So it could be some days before the copy (content) is seen by the Editor and properly formatted. We consider all representations and correct any facts that are clearly deficient.


THE HIGH COURT has ruled....People have a right to lampoon and criticise politicians and public officials under the Human Rights Act, the High Court has ruled.

We have the full High Court judgment, saved as a page on here. l

ampoon (lampoon) Pronunciation: /lamˈpuːn/ verb [with object] publicly criticize (someone or something) by using ridicule, irony, or sarcasm: the actor was lampooned by the press noun a speech or text lampooning someone or something: the magazine fired at God, Royalty, and politicians, using cartoons and lampoons.

Derivatives: lampooner noun lampoonery noun lampoonist noun Origin: mid 17th century: from French lampon, said to be from lampons 'let us drink' (used as a refrain), from lamper 'gulp down', nasalized form of laper 'to lap (liquid).


NUJ Code of Conduct

The NUJ's Code of Conduct has set out the main principles of British and Irish journalism since 1936.

The code is part of the rules and all journalists joining the union must sign that they will strive to adhere to the it.

Members of the National Union of Journalists are expected to abide by the following professional principles:

A journalist:

1 At all times upholds and defends the principle of media freedom, the right of freedom of expression and the right of the public to be informed

2 Strives to ensure that information disseminated is honestly conveyed, accurate and fair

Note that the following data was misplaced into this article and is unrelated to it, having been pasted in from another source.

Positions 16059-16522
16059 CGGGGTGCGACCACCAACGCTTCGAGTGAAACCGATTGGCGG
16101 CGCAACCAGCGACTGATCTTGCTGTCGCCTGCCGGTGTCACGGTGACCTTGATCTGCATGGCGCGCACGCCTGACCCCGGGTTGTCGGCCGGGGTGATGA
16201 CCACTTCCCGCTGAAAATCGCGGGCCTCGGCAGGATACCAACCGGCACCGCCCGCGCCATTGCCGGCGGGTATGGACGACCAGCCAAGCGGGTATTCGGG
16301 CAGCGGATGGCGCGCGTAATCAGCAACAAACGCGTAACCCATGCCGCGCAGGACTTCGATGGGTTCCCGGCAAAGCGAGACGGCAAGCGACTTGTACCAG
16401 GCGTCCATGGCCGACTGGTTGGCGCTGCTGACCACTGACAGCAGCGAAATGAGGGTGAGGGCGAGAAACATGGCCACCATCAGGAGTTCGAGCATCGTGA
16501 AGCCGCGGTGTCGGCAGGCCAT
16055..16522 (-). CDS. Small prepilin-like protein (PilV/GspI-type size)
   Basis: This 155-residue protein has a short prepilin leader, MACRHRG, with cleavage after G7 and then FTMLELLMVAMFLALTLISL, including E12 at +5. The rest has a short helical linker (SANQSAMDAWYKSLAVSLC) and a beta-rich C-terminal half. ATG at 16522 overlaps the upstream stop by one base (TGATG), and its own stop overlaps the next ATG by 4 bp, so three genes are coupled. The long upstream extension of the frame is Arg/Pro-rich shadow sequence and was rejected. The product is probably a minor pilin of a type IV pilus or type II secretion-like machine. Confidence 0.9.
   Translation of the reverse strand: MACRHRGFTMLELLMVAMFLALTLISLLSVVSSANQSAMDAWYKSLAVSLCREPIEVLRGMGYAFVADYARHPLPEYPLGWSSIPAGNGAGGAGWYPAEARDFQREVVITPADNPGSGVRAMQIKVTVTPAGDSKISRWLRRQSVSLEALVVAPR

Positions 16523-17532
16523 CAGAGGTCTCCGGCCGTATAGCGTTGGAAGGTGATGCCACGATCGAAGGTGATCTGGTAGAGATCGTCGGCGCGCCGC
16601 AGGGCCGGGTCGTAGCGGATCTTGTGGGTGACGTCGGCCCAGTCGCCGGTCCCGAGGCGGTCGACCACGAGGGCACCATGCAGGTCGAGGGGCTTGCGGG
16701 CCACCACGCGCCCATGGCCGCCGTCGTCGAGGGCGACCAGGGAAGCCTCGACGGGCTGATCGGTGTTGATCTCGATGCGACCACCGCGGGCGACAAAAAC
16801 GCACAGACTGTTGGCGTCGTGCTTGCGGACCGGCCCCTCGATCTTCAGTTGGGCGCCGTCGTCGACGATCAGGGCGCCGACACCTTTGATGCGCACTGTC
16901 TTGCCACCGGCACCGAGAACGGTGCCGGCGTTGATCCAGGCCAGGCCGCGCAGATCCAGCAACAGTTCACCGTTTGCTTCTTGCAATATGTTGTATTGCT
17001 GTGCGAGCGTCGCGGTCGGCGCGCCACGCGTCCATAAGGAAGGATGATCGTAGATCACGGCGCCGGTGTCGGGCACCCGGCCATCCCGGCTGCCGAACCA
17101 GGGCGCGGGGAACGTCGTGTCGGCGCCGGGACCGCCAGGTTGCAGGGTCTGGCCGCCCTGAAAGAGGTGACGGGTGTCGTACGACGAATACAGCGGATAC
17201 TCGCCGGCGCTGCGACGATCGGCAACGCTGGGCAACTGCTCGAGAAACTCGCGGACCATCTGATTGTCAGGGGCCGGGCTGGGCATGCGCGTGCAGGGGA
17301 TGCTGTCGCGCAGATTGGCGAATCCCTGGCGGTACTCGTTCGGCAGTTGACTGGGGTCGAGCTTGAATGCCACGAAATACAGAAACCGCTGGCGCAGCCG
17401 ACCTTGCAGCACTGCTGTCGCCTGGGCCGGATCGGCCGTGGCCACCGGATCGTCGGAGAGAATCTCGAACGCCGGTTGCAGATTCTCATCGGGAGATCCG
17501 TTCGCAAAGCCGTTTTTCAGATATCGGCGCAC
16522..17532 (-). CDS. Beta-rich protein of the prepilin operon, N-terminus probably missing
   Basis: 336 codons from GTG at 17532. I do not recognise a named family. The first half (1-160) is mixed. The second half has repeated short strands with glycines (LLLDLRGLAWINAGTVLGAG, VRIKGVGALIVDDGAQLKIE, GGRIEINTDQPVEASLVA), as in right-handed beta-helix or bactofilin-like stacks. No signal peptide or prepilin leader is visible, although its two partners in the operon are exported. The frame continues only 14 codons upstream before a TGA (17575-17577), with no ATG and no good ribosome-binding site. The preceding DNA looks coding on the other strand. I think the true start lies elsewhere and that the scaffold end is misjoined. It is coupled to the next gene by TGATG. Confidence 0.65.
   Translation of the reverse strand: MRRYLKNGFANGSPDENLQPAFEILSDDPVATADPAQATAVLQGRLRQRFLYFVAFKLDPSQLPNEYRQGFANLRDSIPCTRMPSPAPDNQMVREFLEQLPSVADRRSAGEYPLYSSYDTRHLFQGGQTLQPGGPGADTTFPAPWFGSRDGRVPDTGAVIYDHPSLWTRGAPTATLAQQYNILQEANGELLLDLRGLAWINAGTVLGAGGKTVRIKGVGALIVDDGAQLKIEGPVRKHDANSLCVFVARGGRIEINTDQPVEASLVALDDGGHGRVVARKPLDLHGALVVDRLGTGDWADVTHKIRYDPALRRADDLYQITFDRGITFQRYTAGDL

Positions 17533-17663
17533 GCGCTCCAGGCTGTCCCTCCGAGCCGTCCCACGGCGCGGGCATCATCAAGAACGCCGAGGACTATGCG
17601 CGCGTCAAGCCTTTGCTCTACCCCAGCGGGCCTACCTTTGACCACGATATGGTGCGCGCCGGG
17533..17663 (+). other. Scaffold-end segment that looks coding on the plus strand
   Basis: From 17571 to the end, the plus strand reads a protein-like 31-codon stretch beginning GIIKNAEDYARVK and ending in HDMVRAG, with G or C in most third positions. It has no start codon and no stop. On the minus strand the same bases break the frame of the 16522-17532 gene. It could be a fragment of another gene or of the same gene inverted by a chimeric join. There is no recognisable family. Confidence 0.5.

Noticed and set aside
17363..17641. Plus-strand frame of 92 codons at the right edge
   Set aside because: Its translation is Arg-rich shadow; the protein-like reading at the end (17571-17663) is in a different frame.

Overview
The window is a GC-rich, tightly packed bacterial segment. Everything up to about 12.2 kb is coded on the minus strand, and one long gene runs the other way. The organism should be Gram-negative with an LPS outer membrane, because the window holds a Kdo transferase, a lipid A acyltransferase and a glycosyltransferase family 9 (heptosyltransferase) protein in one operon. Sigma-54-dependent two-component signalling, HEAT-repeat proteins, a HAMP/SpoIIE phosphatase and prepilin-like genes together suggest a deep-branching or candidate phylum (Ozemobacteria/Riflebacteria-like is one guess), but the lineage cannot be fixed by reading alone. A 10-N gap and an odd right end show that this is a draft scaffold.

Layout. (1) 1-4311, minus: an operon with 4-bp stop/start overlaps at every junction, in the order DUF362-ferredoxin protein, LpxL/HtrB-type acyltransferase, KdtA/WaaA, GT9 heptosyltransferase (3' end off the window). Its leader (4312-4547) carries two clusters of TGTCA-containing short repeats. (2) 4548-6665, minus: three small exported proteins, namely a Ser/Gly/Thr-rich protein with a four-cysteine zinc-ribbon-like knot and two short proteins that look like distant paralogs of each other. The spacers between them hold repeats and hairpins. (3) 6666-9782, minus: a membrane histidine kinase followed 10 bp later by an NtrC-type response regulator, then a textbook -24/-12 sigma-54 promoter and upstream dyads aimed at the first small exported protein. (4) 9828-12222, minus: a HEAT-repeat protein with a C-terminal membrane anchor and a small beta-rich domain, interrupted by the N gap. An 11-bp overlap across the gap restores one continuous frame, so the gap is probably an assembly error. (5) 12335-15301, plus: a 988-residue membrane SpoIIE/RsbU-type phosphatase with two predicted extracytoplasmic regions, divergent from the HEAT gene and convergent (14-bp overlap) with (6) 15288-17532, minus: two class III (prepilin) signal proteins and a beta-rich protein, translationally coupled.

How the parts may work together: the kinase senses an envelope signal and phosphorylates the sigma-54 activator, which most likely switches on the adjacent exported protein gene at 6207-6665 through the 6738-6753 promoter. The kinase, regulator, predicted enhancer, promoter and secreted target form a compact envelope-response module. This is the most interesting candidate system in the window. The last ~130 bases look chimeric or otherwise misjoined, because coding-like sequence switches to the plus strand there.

3 Does her/his utmost to correct harmful inaccuracies

4 Differentiates between fact and opinion

5 Obtains material by honest, straightforward and open means, with the exception of investigations that are both overwhelmingly in the public interest and which involve evidence that cannot be obtained by straightforward means

6 Does nothing to intrude into anybody's private life, grief or distress unless justified by overriding consideration of the public interest

7 Protects the identity of sources who supply information in confidence and material gathered in the course of her/his work

8 Resists threats or any other inducements to influence, distort or suppress information and takes no unfair personal advantage of information gained in the course of her/his duties before the information is public knowledge

9 Produces no material likely to lead to hatred or discrimination on the grounds of a person's age, gender, race, colour, creed, legal status, disability, marital status, or sexual orientation

10 Does not by way of statement, voice or appearance endorse by advertisement any commercial product or service save for the promotion of her/his own work or of the medium by which she/he is employed

11 A journalist shall normally seek the consent of an appropriate adult when interviewing or photographing a child for a story about her/his welfare

12 Avoids plagiarism The NUJ believes a journalist has the right to refuse an assignment or be identified as the author of editorial that would break the letter or spirit of the code.

The NUJ will fully support any journalist disciplined for asserting her/his right to act according to the code

The NUJ logo is always a link to the home page.

(As modified at Delegate Meeting 2011)